Current Research and Scholarly Interests Dr. Bertaina is a highly experienced clinician and will play a key role in supporting Section Chief Dr. Rajni Agarwal and Clinical Staff in the Stem Cell Transplant Unit at Lucile Packard Children’s Hospital. She will also continue her research on immune recovery and miRNA, understanding the mechanisms underlying immune reconstitution, Graft-versus-Host Disease (GvHD), and leukemia relapse after allogeneic HSCT in pediatric patients affected by hematological malignant and non-malignant disorders.

  • Carolyn Bertozzi

    Carolyn Bertozzi

    Director, ChEM-H, Anne T. and Robert M. Bass Professor in the School of Humanities and Sciences and Professor, by courtesy, of Radiology and of Chemical and Systems Biology

    Bio Professor Carolyn Bertozzi's research interests span the disciplines of chemistry and biology with an emphasis on studies of cell surface sugars important to human health and disease. Her research group profiles changes in cell surface glycosylation associated with cancer, inflammation and bacterial infection, and uses this information to develop new diagnostic and therapeutic approaches, most recently in the area of immuno-oncology.

    Dr. Bertozzi completed her undergraduate degree in Chemistry at Harvard University and her Ph.D. at UC Berkeley, focusing on the chemical synthesis of oligosaccharide analogs. During postdoctoral work at UC San Francisco, she studied the activity of endothelial oligosaccharides in promoting cell adhesion at sites of inflammation. She joined the UC Berkeley faculty in 1996. A Howard Hughes Medical Institute Investigator since 2000, she came to Stanford University in June 2015, among the first faculty to join the interdisciplinary institute ChEM-H (Chemistry, Engineering & Medicine for Human Health). Named a MacArthur Fellow in 1999, Dr. Bertozzi has received many awards for her dedication to chemistry, and to training a new generation of scientists fluent in both chemistry and biology. She has been elected to the Institute of Medicine, National Academy of Sciences, and American Academy of Arts and Sciences; and received the Lemelson-MIT Prize, the Heinrich Wieland Prize, and the ACS Award in Pure Chemistry, among many others. Her efforts in undergraduate education have earned the UC Berkeley Distinguished Teaching Award and the Donald Sterling Noyce Prize for Excellence in Undergraduate Teaching.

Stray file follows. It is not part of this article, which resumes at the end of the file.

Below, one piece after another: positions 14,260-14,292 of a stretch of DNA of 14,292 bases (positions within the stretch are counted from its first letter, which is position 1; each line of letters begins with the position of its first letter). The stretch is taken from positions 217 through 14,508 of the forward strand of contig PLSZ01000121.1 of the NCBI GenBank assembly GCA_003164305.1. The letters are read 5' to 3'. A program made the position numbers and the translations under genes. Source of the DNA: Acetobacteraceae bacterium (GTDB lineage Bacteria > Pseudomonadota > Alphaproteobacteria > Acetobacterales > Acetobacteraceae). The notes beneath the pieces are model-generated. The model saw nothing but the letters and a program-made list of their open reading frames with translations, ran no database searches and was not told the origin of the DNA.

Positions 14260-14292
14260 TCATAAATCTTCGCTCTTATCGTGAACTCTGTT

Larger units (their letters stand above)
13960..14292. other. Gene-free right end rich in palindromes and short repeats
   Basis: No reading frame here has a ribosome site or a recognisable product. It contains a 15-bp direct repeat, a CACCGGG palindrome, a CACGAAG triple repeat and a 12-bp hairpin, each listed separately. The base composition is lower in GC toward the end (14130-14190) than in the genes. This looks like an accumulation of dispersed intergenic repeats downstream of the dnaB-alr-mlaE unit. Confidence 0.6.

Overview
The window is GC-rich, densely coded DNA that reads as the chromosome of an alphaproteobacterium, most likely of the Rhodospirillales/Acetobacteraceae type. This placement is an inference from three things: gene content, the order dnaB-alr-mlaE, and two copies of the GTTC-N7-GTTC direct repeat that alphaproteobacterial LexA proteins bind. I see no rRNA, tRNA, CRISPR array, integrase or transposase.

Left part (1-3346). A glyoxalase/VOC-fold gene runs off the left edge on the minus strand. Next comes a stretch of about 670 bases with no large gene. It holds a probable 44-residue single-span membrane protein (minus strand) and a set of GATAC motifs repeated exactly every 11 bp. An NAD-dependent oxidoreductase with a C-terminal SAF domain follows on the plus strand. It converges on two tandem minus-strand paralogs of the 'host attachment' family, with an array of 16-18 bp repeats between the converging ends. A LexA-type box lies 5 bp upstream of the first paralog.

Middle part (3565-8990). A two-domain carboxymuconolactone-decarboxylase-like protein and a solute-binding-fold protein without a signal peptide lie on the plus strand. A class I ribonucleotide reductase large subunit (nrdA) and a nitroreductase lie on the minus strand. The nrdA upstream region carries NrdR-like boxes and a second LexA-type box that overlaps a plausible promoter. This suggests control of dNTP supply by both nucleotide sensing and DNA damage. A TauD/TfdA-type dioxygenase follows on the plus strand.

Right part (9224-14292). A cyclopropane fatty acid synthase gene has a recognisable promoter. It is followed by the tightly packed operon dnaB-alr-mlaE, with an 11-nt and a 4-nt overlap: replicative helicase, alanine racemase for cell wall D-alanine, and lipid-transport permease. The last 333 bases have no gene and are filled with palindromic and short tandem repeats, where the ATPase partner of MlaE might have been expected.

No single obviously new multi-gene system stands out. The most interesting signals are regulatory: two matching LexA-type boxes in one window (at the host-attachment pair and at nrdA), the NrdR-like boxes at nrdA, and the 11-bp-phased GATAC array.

Today, the Bertozzi Group at Stanford studies the glycobiology underlying diseases such as cancer, inflammatory disorders such as arthritis, and infectious diseases such as tuberculosis. The work has advanced understanding of cell surface oligosaccharides involved in cell recognition and inter-cellular communication.

    Dr. Bertozzi's lab also develops new methods to perform controlled chemical reactions within living systems. The group has developed new tools for studying glycans in living systems, and more recently nanotechnologies for probing biological systems. Such "bioorthogonal" chemistries enable manipulation of biomolecules in their living environment.

    Several of the technologies developed in the Bertozzi lab have been adapted for commercial use. Actively engaged with several biotechnology start-ups, Dr. Bertozzi founded Redwood Bioscience of Emeryville, California, and has served on the research advisory board of GlaxoSmithKline.

  • Vivek Bhalla, MD

    Vivek Bhalla, MD

    Assistant Professor of Medicine (Nephrology) at the Stanford University Medical Center

    Current Research and Scholarly Interests Dr. Bhalla's two primary research interests are in the role of the kidney in diabetes and hypertension. We use molecular, biochemical, and transgenic approaches to study: (1) mechanisms diabetic kidney disease disease including the role of the endothelium to regulate inflammation and kidney injury; and (2) regulation of tubular transport of glucose, sodium, and potassium. These latter studies have treatment implications in diabetes, kidney disease, and hypertension.

  • Ami Bhatt

    Ami Bhatt

    Assistant Professor of Medicine (Hematology) and of Genetics

    Current Research and Scholarly Interests The Bhatt lab is exploring how the microbiota is intertwined with states of health and disease. We apply the most modern genetic tools in an effort to deconvolute the mechanism of human diseases.

  • Nidhi Bhutani

    Nidhi Bhutani

    Associate Professor of Orthopaedic Surgery

    Current Research and Scholarly Interests The long-term goal of our research is to understand the fundamental mechanisms that govern and reprogram cellular fate during development, regeneration and disease.

  • Vinod (Vinny) K. Bhutani

    Vinod (Vinny) K. Bhutani

    Professor of Pediatrics (Neonatology) at the Lucile Salter Packard Children's Hospital, Emeritus

    Current Research and Scholarly Interests Neonatology; newborn jaundice, bilirubin biology and kernicterus prevention; pulmonary physiology, pulmonary functions and neonatal ventilation.

  • Y. Katherine Bianco

    Y. Katherine Bianco

    Clinical Associate Professor, Obstetrics & Gynecology - Maternal Fetal Medicine